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My compelling reason is not only my own interest in playing but learning alongside my daughter and embracing the struggle together.

But not totally together…

As Kalleas was practicing on the app (FlowKey), she wanted to try a song and asked me to come over to help her navigate the search because she couldn’t figure it out.

But she could figure it out; she just didn’t want to in the moment. Sometimes, getting someone else to do things for you is far easier, and although that might feel good at the moment, it can cause problems in the long term.

Instead of rushing from what I was doing, I gave Kallea the advice I have given to several educators over the years.

Look around the screen and press buttons until you figure it out.

I actually told her the same advice that I would have implemented myself. The app was as new to me as it was her, and I started pressing buttons until it made sense.

The piano, in some ways, has a similar feature. When figuring out a song, I often press buttons (the keys) until it sounds right. The more I press the buttons, the easier it becomes to figure out.

Teaching my own children, as well as focusing on empowering students to find their own paths and solutions, is something that I believe in deeply and is the focus of “The Innovator’s Mindset.” I have said often that when students leave school, a successful teacher will help them understand and help them develop the skills that they know they can find their own way forward. If students need teachers after leaving school, we haven’t done our job.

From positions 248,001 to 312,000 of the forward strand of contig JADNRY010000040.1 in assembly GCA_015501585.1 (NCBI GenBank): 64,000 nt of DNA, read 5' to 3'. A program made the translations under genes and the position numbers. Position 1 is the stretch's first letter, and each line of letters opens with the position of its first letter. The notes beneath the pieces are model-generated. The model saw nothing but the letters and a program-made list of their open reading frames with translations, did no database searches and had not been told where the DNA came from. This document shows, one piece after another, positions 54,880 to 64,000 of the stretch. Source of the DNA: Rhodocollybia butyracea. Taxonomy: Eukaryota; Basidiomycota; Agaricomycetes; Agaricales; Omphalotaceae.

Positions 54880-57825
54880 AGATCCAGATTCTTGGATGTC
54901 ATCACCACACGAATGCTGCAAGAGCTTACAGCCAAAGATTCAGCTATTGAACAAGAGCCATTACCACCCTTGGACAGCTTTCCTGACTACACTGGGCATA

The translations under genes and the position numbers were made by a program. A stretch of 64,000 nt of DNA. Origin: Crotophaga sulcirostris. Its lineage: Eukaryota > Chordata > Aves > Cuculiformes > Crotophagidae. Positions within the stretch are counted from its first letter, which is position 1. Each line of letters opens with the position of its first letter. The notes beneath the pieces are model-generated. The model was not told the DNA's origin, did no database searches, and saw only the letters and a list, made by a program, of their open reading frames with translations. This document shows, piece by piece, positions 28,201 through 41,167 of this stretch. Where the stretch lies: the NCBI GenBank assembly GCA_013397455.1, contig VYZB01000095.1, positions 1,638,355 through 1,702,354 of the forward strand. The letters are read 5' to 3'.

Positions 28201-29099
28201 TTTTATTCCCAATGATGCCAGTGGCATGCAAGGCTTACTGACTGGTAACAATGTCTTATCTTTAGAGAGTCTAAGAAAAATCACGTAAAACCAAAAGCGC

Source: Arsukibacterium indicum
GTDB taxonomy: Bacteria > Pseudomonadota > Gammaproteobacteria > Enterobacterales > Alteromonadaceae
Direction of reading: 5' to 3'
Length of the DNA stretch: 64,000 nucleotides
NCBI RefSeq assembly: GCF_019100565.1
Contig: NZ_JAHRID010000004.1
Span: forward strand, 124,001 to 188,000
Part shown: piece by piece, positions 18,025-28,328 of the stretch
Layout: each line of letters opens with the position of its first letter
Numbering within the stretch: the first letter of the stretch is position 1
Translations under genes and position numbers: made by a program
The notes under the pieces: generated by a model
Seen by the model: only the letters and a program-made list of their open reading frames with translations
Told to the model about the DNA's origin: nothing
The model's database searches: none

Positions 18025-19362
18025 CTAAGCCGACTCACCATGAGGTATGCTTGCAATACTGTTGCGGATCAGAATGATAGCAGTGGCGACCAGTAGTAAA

As much as this has been about empowering students, Boston College professor Peter Gray (Ph.D.) believes it is also crucial to improved mental health. I read this article titled, “Is this the innovative solution to the growing student mental health crisis in the U.S.?” and Gray theorizes that independent play is beneficial to a child’s mental health.

 


 

Gray, a psychology professor at Boston College, recently co-wrote an article in the Journal of Pediatrics theorizing that a loss of childhood independence is to blame for increasing mental disorders. Play and independence, they say, could be the antidote. 

“Children who have more opportunities than others for independent activities are not only happier in the short run, because the activities engender happiness and a sense of trustworthiness and competence, but also happier in the long run,” says Gray. 

 


 

(You can also read more on this from this Washington Post article.)

 

As a parent and teacher, it is easy to want to step in and solve every problem for our children and students. We don’t want to see them fail or even have moments of disappointment. Although that can make us feel good now, it can hurt them long-term. If we teach this young generation that someone will always come in and solve their problems, that takes away any agency they have and ensures a dependence on others to solve their problems. So what happens when others don’t do that for them? It can create a hopelessness for the future.

Sometimes, the hardest thing to say to our kids at the moment is “figure it out yourself,” but sometimes, that can be the best for them in the future. Of course, we do our best to ensure that we build a community that is supportive of others, but it is hard to count on others when you don’t learn to first count on yourself.

No matter what content we teach in schools and the lessons we teach as parents, instilling the ability to learn will always be the most important gift we can provide our children.